A lot of friends and customers ask me for my opinion on Jewellery they’ve recently acquired. One of the most frequent questions is “how can I tell if a piece of jewellery is old” especially when the history of the piece is unknown.
There are a few things I consider when coming to assess a piece of jewellery:
- The quality of the craftsmanship
- The style/cut of the stones
- The type of setting
- Where was it bought i.e. abroad
- Does it seem unusual
- Is the piece intriguing
- Signs of use e.g what is the shank like: does the band look well worn?
Genuine antique and old jewellery can be identified by certain key characteristics and sign posts. Jewellery design, styles, tastes and materials have changed over the years reflecting contemporary fashions and social interests.
One of the most desirable eras of jewellery which people love and enjoy collecting is Georgian (1714 – c.1837). Just like the grand, classic and elegantly designed houses of the Georgian period, jewellery was no exception. Here are a few key areas to look at and consider when identifying a piece of genuine antique Georgian jewellery; 1) setting 2) gemstones 3) themes/tastes, including sentimental and mourning jewellery 4) how it feels and looks
Setting – a very common setting used during the Georgian period was the ‘crimpled collet’. Here prong like claws hold gemstones tight and help to keep moisture out of closed back pieces.
Many items of jewellery including Georgian brooches, rings and pendants have smooth enclosed back plates, which are referred to as closed backs. Quite often the closed back setting was used to foil back gemstones.
Gemstones – As a general guide, clear gemstones including diamonds, rock crystal and paste were set in silver or white colour metal mounts. If they had a closed back setting then they would often have a thin sheet of silvered foil to help their reflectivity. Sometimes coloured foils were used at the back of clear stones to make them appear to be a different, more valuable gemstone, ie coloured topaz, emerald, ruby. Georgian diamonds were usually either rose or cushion cut. Diamonds were rare and stone cutters strived to maximize and use as much of the stone as possible. Note however that diamonds can still be rose and cushion cut today and many modern fakes use this style of diamond. Genuine Georgian diamonds were predominantly irregular in shape, had many natural carbon inclusions and weren’t brilliant white (colour D).
For many people diamonds were just too expensive so jewellers created paste jewellery which helped to open up the ‘diamond’ replica market. Pieces of glass were hand cut in the same way as diamonds and quite often had a small black dot painted on the bottom of the culet. This created as sense of depth. Again, Georgian paste jewellery would have closed back settings. Today, fake pieces can often have a small hole through the back of the setting to mimic the black dot.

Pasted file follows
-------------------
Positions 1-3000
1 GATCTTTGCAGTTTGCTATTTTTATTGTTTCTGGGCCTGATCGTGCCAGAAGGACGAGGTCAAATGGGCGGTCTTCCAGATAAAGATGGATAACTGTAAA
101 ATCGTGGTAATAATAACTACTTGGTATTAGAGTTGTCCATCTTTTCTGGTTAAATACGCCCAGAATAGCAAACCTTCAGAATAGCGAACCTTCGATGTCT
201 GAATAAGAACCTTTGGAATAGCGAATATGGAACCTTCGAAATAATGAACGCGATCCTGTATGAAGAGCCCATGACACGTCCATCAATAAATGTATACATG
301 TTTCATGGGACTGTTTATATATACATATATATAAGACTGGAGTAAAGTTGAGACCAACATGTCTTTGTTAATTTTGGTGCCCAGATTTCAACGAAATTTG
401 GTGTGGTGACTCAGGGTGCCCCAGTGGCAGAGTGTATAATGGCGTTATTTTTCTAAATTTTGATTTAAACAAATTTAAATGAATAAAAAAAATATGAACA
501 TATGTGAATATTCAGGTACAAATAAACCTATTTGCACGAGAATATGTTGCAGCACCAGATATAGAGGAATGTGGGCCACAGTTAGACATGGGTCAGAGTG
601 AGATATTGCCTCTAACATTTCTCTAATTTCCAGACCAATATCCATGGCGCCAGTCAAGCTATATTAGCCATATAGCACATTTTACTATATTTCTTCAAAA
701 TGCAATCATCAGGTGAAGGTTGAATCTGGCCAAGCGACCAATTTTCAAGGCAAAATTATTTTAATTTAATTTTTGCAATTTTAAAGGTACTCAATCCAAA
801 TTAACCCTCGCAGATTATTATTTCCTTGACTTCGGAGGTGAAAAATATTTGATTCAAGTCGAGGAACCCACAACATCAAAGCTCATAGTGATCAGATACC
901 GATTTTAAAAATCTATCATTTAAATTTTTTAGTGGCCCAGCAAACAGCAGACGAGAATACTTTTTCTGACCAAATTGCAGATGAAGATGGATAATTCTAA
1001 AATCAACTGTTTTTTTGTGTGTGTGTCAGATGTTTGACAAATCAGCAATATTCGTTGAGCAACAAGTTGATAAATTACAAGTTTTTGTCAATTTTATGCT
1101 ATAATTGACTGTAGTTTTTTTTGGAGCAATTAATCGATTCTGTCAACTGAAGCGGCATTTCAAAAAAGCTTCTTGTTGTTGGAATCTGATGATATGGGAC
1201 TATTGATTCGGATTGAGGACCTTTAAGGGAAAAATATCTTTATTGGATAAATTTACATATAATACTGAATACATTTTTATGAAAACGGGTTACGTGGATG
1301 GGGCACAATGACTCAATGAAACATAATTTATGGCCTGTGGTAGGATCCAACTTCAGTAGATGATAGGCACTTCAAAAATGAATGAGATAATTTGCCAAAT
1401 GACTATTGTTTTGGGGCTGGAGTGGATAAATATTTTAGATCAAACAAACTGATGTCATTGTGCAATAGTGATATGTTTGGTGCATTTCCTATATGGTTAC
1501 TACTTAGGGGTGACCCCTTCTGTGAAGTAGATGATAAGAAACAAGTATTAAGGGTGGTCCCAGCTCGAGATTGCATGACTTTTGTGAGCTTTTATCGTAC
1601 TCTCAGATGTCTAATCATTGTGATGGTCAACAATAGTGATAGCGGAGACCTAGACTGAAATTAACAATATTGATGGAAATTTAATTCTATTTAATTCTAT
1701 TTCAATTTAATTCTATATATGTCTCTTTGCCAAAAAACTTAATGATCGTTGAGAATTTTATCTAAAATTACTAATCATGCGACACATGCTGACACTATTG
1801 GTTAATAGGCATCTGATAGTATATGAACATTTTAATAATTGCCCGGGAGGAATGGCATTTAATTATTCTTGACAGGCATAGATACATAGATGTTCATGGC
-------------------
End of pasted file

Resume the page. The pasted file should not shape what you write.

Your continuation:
Besides diamonds, emeralds, sapphires, topaz, rubies and paste, Georgian’s loved different types of agate, shell, coral, pearls and garnets in particular. Garnets were often cabochon or flat cut. Themes & Tastes – During the Georgian era the world was being discovered with developments in science at the forefront. People were increasingly interested in new countries being explored around the world and Natural History was certainly in vogue. Stately homes were lavishly decorated with exotic treasures and these interests soon found way into jewellery design. For example, bird motif pendants and bracelets were painstakingly made with individual pieces of real exotic bird feathers. This pendant has feathers on a mother of pearl background. Modern equivalents may be painted or even machine printed on plastic backgrounds.
Another area of interest which oozes beautifully is that of Sentiment. Quite often people refer to sentimental jewellery as Mourning jewellery. However, the Georgian’s would more often express their love rather than their loss. Enamelled rings with hand inscribed names, dates and messages can be found fairly frequently. Hairwork was also very skilfully used, being hand woven into plaque like panels in rings and brooches or tightly woven into 3- dimensional tubes to create bracelets and earrings. Other love-based themes include cupids, bows and arrows, hands, hearts and flowers like pansies and forget-me-nots.
Highly collectable pieces of Georgian sentimental jewellery today include sepia panel rings and pendants. Usually navette or oval in shape, these gorgeous pieces were hand painted on thin slithers of ivory. If you look carefully under a loop (jeweller’s magnifying eye piece) the grain of ivory can usually be seen. Sepia pieces generally depicted seated females next to or near an urn, or underneath a weeping willow tree. Modern sepia fakes have exploded on to the jewellery market in recent years. Look carefully at the surface of the glass panel and consider if it has light signs of wear.
Finally, I like to consider how a piece of jewellery feels. Feeling a piece in your hands really can make all the difference. An old piece of jewellery, even when in good condition, will feel smoother and somehow warmer to touch. There will be many minute scratches to the surface of the gold/silver.